Jordan Jones with seven games to play before giving up on Wii U…
It’s happening. As of this writing, the Wii U is officially not long for this world. You know it. I know it. Nintendo certainly knows it. It’s certainly no surprise: the Wii U was, more or less, a complete a failure. We all had hope. I remember keeping my fingers crossed when the system approached its launch, hoping that it would surprise us all, and become a hit. I mean, I grew up with Nintendo, and I am always rooting for them. It’s unthinkable now, but there was a time when a Nintendo console was all you needed. A magic box that would fulfill all of your gaming needs. I was hoping that the Wii U would be that system. It wasn’t. Now? I’m hoping the same for the Nintendo Switch, and it honestly feels like the system is going in the right direction. With all of that said, it is now time to say goodbye to yet another Nintendo console. However, it may be wise to check out a few games before you move on. Here are a few fun games that have released toward the end of the Wii U’s lifecycle that you may have missed. After all, we know the Nintendo Switch won’t support Wii U discs, and there is no word yet about e-shop availability, so better safe than sorry!
Captain Toad: Treasure Tracker
Originally a mini-game offered in Super Mario 3D World, the concept ended up being fun enough to warrant an entire game made around it. As ‘Captain Toad’, it is up to you to traverse various, increasingly difficult obstacles in order to reach the treasure at the end of each geometric level. When first announced, I’m not sure people paid much attention to this game. Nintendo has been known, in recent years, to release tie-in’s to their franchises that no one really asked for. Imagine my surprise, then, when the game was being unanimously praised for its charm, and clever level-design. There is a simple story here, but the main pull of this game comes from the way players can twist around the game-world to discover passages, and secrets. Expect plenty of “aha!” moments.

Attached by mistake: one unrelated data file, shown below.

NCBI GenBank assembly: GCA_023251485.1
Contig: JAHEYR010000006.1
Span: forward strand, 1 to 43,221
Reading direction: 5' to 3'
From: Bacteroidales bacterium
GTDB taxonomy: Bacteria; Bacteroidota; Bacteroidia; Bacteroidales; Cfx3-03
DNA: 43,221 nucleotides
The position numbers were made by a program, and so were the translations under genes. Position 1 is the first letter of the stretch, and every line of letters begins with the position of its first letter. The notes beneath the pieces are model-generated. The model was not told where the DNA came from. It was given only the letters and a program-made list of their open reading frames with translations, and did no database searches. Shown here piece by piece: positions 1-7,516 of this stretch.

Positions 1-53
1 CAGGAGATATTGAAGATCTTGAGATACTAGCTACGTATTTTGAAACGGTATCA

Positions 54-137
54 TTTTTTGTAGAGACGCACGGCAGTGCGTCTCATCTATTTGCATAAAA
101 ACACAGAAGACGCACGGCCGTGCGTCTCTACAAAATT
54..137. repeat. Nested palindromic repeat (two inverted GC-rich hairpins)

I may get some flak for including this one, but despite one glaring flaw, I still believe this is a game that Nintendo fans should try. How many years have fans asked for a traditional sequel to Star Fox 64? Well, I was 12 when the game released so… quite a while (I’m old). This year, fans got their wish, and the results are bitter-sweet. Visually, the game is very reminiscent of Star Fox 64, which is great for nostalgia’s sake, but also a strange comparison to make in 2016. Also, in true Nintendo fashion, a gimmick was introduced to shake-up the gameplay. Unfortunately, this gimmick took away the option for a traditional control scheme, which soured the experience for many players. Okay, so why am I including the game then? Simply put: maybe you will like it. Not everyone could get behind the motion controls, but maybe you will. If you can get over them, your in for a nostalgic treat. Plus, the controls aren’t anywhere near as bad as that Kid Icarus sequel on 3DS. My hands still hurt from that.
If I could jumble every review for Star Fox Zero into one sentence, it would read like this: the game has some frustrating issues, but Star Fox Guard is pretty awesome. Star Fox Guard is actually included with Star Fox Zero, but can also be bought digitally. It’s a very simple tower-defense game, but also a very fun one. You play as Slippy Toad’s uncle, “Grippy”, as he defends an outpost from incoming enemy ships. Players see from the view of surveillance cameras through their televisions, while monitoring enemy movement from the Wii U controller. Players can switch from camera to camera, and fire at incoming enemy ships. It’s nice to play a game that feels like it’s playing to the Wii U’s strengths. Surprisingly, there are not that many games in the Wii U’s library that do.
XenoBlade Chronicles X